So now you see the range of interactions from Flight to Best
Practice to Fight mode.
We need to operate in this middle area we call the Arena, where
we are truly effective, instead of our Comfort Zone of Flight or

What are some of the things that people do in fight mode?

• Withhold info
• Take charge/take over/dominate
• Defensive
• Resist input
• Assume buy-in
• Control
• Do all the talking
• Forceful with opinions
• Don’t listen
• Don’t ask questions
• Force issues
• Shut down discussions

So now you see the range of interactions from Flight to Best
Practice to Fight mode. We need to operate in this middle area we call the Arena, where we are truly effective, instead of our Comfort Zone of Flight or Fight.

Our Comfort Zones feel safe, familiar, natural – the problem is when we are in our Comfort Zone, we are ineffective.

We need to recognize when we are outside the Arena and do what is necessary to be truly effective instead of doing what feels
safe, easy, familiar, and natural.

Again, the problem is that we are ineffective when operating in a Comfort Zone of either Flight or Fight. We need to recognize when we are operating outside the Arena in our Comfort Zone, and also recognize when others are outside the Arena – and then help them to enter the Arena, to manage the stress and the tension.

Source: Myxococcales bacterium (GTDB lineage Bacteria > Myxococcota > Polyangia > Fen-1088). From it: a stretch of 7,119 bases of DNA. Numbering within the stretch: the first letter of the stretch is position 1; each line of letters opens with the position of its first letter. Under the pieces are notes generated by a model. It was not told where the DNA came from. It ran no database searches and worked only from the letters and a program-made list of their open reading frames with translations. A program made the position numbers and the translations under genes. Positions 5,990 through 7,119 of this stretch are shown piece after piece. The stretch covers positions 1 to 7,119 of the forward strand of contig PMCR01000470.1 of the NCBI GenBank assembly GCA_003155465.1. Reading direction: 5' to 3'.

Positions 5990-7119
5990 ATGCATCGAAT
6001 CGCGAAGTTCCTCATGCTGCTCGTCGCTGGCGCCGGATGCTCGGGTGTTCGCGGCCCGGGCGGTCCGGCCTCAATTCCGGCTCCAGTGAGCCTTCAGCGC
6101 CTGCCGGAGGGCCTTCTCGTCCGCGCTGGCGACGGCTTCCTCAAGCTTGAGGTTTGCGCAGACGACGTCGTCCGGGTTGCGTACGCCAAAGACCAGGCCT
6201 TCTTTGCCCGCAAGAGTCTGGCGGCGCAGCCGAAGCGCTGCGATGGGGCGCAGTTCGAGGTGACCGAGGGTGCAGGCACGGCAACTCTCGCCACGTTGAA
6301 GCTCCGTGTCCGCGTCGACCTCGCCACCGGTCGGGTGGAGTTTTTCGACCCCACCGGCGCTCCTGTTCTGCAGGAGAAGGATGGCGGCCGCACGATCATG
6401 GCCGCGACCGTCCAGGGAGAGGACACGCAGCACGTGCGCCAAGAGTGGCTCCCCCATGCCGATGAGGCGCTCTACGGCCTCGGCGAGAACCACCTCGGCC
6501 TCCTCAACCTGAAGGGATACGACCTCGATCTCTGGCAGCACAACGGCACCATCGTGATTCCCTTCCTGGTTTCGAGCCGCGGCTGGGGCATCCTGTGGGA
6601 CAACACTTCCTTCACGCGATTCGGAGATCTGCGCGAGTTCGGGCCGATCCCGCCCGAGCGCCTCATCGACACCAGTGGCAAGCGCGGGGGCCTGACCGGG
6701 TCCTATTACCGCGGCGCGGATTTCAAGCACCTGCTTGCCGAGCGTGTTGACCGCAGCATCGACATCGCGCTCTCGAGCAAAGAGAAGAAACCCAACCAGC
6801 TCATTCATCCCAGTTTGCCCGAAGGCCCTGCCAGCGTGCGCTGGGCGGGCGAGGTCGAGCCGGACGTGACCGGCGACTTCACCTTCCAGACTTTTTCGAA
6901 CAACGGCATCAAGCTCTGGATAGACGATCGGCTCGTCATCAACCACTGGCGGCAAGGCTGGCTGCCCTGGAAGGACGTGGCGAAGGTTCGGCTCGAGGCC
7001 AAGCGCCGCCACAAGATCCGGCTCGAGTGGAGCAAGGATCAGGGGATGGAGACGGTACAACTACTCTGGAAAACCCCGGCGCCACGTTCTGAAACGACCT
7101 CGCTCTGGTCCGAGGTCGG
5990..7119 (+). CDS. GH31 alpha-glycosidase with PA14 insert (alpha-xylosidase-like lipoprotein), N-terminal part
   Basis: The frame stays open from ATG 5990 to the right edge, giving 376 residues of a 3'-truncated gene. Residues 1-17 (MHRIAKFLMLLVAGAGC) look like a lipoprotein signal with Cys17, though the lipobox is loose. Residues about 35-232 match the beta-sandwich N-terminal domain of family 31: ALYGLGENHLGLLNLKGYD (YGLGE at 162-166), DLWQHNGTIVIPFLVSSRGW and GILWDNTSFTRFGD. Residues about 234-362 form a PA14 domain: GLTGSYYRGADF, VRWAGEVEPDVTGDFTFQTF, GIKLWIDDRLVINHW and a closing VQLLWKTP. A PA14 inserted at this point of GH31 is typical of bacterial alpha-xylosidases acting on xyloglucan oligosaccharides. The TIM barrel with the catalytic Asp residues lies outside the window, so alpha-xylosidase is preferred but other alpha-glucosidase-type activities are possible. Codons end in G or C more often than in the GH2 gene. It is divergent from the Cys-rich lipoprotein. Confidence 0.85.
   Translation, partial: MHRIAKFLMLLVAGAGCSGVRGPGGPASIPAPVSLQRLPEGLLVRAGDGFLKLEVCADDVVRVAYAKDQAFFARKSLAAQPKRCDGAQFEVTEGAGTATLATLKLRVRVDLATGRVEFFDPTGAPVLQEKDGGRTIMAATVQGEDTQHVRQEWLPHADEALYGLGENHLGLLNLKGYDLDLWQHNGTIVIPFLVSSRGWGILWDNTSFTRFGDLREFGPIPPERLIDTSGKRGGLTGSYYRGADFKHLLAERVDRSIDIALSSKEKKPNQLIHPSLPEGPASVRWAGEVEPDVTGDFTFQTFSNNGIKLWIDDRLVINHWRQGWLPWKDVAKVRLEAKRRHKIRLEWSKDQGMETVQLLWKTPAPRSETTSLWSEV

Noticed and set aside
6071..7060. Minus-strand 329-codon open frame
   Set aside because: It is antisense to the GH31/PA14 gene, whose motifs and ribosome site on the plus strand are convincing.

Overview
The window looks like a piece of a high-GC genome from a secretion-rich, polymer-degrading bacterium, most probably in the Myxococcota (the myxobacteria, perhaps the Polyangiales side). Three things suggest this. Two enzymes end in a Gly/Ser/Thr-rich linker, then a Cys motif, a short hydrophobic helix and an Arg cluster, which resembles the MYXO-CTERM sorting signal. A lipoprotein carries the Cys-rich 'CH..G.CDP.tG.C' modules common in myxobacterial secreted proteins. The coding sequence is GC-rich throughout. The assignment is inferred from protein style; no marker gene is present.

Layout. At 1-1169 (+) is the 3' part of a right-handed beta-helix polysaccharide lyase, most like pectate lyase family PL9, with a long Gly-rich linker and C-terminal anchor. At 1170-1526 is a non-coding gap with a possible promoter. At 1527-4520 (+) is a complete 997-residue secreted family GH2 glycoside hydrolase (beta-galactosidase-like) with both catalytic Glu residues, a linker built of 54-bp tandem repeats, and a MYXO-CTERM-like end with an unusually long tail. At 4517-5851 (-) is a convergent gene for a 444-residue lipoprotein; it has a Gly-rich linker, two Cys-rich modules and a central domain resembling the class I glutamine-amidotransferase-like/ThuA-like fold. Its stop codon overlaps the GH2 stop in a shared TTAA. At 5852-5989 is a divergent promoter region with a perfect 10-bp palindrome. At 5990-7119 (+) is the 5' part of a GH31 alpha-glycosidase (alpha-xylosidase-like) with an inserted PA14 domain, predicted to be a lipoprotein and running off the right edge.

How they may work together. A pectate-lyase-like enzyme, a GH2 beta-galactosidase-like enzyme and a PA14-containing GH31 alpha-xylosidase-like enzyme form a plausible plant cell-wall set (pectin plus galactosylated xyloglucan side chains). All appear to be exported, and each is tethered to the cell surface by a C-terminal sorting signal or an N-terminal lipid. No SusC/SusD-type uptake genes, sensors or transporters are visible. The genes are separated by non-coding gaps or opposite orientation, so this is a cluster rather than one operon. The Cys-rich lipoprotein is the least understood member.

We want to develop these skills to be able to deliver growth through innovative, collaborative interactions and truly be “IN.”
This ability to Operate in the Arena where we are truly effective takes Courage.

What is Courage? Simply defined, courage is having the Competence – (Skills – you know what to do and how to do it) and Confidence (you know how to do it well) to do what makes you effective – not what makes you comfortable.

There are a couple of quotes from thought leaders on this topic that really bring this home. Dr. Brene Brown, who wrote “Daring
Greatly,” says:

“No corporation can thrive in the absence of creativity, innovation, and change, and the greatest threat to these is

Seth Godin has also written about this topic.

Throughout the upcoming modules and workshop, we are going to talk about what it means to show up physically, mentally, emotionally – not only yourself but what can you do to help others show up and contribute what they were hired to contribute.

We will identify and practice the skills necessary to speak honestly and with respect so that you communicate your thought and ideas clearly and succinctly in a way that promotes collaboration rather than shutting it down.

We will look at what it means to ‘listen to understand’ rather than ‘listen to reply.’ How important it is to listen with all of your

We will talk about how to Frame discussions around desired outcomes vs. problems, people, or blame – to open possibilities and maximize opportunities.

And we’ll talk it about how to “Open it Up” – the skills to dig deep and get beneath surface issues to understand the real underlying needs and foster more creative solutions.